We’ve already begun to report real-time “usage-based” research trends – a nice discussion of Mendeley statistics showing the most-read journal in the biological sciences can be found here (we’ll be writing more about this soon!). Analogous to Last.fm, we will provide APIs to let others mash up the research statistics we’re generating. Moreover, our database will be the basis for our upcoming collaborative filtering recommendation engine: Based on the articles in your Mendeley library, we will be able to tell you about articles you don’t know yet, but which have been read and recommended by researchers with similar interests. You can read more about these plans in our recent IEEE e-Science paper.
A big thank you to our wonderful users who have been helping us improve Mendeley with their constant feedback. After celebrating the millionth article upload tonight, we’ll get back to work on our next two releases, packed full with exciting new features!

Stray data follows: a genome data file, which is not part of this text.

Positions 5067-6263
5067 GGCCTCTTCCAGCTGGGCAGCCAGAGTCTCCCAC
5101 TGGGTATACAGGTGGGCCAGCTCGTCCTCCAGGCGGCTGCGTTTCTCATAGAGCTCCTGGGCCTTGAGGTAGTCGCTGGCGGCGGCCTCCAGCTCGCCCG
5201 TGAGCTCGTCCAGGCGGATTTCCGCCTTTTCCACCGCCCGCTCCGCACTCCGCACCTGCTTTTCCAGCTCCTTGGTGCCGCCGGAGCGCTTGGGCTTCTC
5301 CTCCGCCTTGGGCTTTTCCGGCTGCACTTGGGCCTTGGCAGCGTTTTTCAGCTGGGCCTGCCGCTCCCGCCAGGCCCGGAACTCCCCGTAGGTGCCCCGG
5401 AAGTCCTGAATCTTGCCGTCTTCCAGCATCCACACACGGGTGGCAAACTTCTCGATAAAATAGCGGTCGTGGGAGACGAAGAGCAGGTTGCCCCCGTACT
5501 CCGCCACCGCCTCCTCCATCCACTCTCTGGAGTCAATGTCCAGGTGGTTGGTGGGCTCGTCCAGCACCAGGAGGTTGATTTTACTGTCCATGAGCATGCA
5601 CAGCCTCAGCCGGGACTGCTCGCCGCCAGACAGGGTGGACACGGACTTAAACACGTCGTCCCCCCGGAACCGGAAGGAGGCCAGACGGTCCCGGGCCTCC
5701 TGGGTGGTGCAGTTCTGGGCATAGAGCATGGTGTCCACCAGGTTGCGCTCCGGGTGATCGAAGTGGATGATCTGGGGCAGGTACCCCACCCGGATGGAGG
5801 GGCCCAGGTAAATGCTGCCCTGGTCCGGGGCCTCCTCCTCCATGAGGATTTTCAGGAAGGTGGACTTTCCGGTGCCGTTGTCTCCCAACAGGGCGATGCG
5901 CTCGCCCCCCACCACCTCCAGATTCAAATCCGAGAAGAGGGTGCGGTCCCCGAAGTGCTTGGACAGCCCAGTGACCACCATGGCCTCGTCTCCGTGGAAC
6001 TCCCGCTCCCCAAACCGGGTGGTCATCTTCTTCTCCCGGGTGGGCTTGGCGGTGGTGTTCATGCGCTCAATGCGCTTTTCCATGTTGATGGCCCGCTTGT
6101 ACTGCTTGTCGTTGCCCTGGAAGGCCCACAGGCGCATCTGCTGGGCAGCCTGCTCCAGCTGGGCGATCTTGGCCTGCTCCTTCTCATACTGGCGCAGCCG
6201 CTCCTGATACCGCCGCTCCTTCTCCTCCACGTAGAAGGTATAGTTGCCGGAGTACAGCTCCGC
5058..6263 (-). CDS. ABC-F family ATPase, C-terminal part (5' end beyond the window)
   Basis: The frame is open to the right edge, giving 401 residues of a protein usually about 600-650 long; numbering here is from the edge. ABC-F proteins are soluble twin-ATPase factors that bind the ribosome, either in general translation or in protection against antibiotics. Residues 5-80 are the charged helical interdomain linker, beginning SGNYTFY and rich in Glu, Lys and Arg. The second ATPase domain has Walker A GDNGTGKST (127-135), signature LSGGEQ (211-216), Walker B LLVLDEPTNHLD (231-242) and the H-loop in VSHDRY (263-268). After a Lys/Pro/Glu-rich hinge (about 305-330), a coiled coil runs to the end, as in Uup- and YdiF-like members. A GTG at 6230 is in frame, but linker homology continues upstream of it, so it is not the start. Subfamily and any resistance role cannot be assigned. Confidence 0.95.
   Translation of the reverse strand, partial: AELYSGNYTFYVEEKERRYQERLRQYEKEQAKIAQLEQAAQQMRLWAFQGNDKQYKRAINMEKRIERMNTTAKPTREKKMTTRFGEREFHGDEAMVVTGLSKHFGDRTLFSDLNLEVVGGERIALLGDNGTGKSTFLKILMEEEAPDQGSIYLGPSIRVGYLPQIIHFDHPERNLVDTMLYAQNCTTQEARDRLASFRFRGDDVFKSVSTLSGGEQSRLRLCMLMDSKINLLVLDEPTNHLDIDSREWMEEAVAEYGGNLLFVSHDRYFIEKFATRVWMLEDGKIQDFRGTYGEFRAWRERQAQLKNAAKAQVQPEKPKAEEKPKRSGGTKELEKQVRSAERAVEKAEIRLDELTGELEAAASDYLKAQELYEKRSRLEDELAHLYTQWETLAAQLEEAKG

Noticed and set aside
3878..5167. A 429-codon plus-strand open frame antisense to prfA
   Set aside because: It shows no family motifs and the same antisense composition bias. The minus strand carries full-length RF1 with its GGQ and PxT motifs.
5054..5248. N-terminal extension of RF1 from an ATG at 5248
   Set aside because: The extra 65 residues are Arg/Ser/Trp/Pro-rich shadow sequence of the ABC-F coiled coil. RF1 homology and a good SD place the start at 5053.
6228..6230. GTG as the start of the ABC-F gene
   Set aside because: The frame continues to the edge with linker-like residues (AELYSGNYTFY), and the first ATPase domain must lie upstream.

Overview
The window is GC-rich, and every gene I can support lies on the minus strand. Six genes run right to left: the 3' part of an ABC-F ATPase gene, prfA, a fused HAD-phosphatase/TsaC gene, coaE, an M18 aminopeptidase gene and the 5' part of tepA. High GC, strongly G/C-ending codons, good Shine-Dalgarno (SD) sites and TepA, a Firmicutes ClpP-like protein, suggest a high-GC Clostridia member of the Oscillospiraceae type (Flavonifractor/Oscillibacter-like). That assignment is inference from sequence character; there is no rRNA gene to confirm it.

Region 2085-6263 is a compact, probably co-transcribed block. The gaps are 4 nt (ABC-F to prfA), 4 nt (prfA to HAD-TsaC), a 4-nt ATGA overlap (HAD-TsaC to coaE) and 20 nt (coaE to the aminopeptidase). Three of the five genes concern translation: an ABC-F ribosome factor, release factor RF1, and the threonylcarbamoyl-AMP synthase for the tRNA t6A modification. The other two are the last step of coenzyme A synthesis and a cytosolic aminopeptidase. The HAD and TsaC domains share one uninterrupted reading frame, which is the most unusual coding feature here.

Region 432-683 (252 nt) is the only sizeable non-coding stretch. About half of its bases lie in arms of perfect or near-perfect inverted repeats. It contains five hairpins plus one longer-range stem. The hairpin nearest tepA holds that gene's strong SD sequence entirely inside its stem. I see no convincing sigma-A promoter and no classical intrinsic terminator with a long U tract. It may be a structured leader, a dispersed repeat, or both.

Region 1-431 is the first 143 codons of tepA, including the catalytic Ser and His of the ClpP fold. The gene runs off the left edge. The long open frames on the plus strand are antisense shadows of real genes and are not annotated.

6 thoughts on “One million articles uploaded to Mendeley!”
Way to go Victor for the millionth uploaded article. I am pretty sure that Mendeley is the future of academic research – this will fill the enormous void we researchers had always thought about for years but had no solution in sight. Now we have no reason to stick with Endnote and PDFs cluttered in our harddisks when web 2.0 for academia is here.
I can hopefully predict that in 2 years time Mendeley will be indispensable for anyone doing academic work/research. Now waiting for universities and their libraries to start taking notice.
that’s a pretty good achievement! keep going!
(father of one of this brilliant founders 🙂 )
This is good progress. However, to put damper on this, most of the 14m references are probably junk. I know that about 13000 come from scanning the pdfs in my collection, and virtually all of them have significant errors in the field. Sorting those 14m out and improving the quality is quite a challenge.